The National College for Teaching and Leadership (NCTL) have responsibility for teacher training allocations in England. For 2016/17 providers will be allowed to recruit as many trainees as they plan to until the national limit has been reached, so applicants are advised to submit early for popular courses.

Application deadlines

Teach First applications opened 8 July 2016 for 2017 entry. They recruit on an ongoing basis so apply as early as possible as some curriculum subjects such as history can fill up quickly.

Researchers in Schools open its applications in early Autumn 2016. While School Direct (salaried) vacancies can be advertised at any point in the year, as the school may find that they have vacancies.

You should check with individual programmes and institutions for specific deadlines.

Teaching personal statements

This is where you explain why you want to become a teacher and demonstrate your strengths, skills and suitability for teaching. You can only use one personal statement for all you choices, however training providers want to know similar information from you.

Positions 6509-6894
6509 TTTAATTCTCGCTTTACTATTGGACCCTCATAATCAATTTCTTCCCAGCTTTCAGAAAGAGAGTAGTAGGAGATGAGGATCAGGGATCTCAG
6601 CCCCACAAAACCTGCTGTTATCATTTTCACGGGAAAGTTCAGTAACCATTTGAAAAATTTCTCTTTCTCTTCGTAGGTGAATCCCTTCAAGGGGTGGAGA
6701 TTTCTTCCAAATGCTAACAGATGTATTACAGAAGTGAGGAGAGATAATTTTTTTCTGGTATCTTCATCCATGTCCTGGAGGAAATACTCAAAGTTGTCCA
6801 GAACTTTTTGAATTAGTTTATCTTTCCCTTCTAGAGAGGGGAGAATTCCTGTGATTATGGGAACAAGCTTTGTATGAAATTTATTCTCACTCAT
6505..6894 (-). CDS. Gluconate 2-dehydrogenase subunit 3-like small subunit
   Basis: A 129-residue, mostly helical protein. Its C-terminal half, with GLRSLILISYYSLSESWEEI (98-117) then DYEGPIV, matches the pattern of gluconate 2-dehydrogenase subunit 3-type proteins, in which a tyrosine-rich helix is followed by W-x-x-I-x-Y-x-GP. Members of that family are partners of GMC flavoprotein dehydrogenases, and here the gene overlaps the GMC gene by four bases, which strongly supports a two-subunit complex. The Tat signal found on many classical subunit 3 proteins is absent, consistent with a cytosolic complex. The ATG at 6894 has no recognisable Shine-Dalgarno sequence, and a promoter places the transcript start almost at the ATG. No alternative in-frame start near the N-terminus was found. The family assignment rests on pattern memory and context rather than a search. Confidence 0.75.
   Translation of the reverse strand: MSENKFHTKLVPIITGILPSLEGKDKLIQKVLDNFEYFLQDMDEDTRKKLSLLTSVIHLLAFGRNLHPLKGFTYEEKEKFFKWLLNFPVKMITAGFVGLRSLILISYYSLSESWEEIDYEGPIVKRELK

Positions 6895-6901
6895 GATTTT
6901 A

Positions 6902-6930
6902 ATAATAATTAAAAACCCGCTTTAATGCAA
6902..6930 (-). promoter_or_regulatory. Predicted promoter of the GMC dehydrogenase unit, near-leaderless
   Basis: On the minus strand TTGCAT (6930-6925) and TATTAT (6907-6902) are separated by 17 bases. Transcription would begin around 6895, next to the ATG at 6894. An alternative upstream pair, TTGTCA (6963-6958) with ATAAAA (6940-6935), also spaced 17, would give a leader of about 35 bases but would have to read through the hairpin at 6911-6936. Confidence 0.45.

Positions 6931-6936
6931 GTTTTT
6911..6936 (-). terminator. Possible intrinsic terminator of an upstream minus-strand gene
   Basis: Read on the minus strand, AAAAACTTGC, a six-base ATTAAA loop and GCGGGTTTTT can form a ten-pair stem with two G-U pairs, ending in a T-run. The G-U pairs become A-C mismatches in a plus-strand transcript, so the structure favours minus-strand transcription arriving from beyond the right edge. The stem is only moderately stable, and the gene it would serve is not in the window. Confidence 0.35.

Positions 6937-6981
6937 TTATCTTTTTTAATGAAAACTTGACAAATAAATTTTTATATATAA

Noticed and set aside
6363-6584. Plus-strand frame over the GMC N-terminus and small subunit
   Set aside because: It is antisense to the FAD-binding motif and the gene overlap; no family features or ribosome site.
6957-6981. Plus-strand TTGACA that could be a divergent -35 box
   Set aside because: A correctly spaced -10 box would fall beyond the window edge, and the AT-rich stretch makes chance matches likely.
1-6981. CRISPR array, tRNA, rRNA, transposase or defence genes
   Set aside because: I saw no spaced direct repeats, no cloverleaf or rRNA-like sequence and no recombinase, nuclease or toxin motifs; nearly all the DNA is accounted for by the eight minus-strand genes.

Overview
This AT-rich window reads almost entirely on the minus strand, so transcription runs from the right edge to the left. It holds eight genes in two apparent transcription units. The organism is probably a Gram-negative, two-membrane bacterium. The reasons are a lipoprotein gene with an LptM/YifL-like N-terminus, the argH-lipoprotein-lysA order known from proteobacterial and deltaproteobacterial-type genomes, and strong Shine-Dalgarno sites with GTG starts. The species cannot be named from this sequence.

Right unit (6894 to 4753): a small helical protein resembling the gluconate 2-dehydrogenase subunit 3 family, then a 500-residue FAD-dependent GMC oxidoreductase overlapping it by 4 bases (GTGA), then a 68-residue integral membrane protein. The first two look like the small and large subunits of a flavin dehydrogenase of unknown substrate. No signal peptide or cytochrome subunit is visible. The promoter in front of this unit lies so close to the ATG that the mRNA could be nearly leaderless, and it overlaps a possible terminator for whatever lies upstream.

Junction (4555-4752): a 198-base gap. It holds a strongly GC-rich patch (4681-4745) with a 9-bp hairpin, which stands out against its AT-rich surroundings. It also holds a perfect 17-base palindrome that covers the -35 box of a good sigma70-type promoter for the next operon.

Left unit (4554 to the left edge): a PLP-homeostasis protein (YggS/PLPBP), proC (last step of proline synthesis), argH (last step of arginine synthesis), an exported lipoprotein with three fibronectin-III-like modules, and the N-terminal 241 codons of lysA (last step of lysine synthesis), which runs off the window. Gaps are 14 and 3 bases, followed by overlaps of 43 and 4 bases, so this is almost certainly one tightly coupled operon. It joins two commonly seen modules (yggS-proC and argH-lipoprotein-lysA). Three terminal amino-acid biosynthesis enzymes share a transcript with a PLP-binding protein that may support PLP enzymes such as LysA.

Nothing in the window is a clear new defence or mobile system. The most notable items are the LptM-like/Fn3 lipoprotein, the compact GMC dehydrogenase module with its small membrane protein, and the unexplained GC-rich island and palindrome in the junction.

The UTT personal statement has up to 4,000 characters or 47 lines of text with an introduction, main body and conclusion. Consider writing this in a word document, and then paste it into the box to make sure you don't go over your word limit.

Take your time, be prepared to get feedback and write a few drafts before you send it off.

It's important to:

  • use examples based on your recent teaching experience;
  • tailor your personal statement according to the school/age group;
  • use good, clear, written English, using the first person, such as 'my' and 'I';
  • be original and honest;
  • avoid clichés and general statements such as 'I've always wanted to teach';
  • demonstrate a passion for teaching.

Before drafting your teaching personal statement, think carefully about the things that training providers will want to know, such as:

  • Why do I want to teach? - show that you know about the challenges and rewards of teaching. Maybe talk about any lessons you have observed/taught, what went well and how you would have improved on them. Discuss teaching styles used and the use of technology.
  • Why do I want to teach this age group/at this level? - what appeals to you, use examples of your experience with this group.
  • What are my strengths? - include the relevance of your degree and subject knowledge.
  • What experience do I have? - include any relevant work experience such as leadership, coaching a sports team, youth work or working at a summer camp. Give examples of how this developed your teaching skills.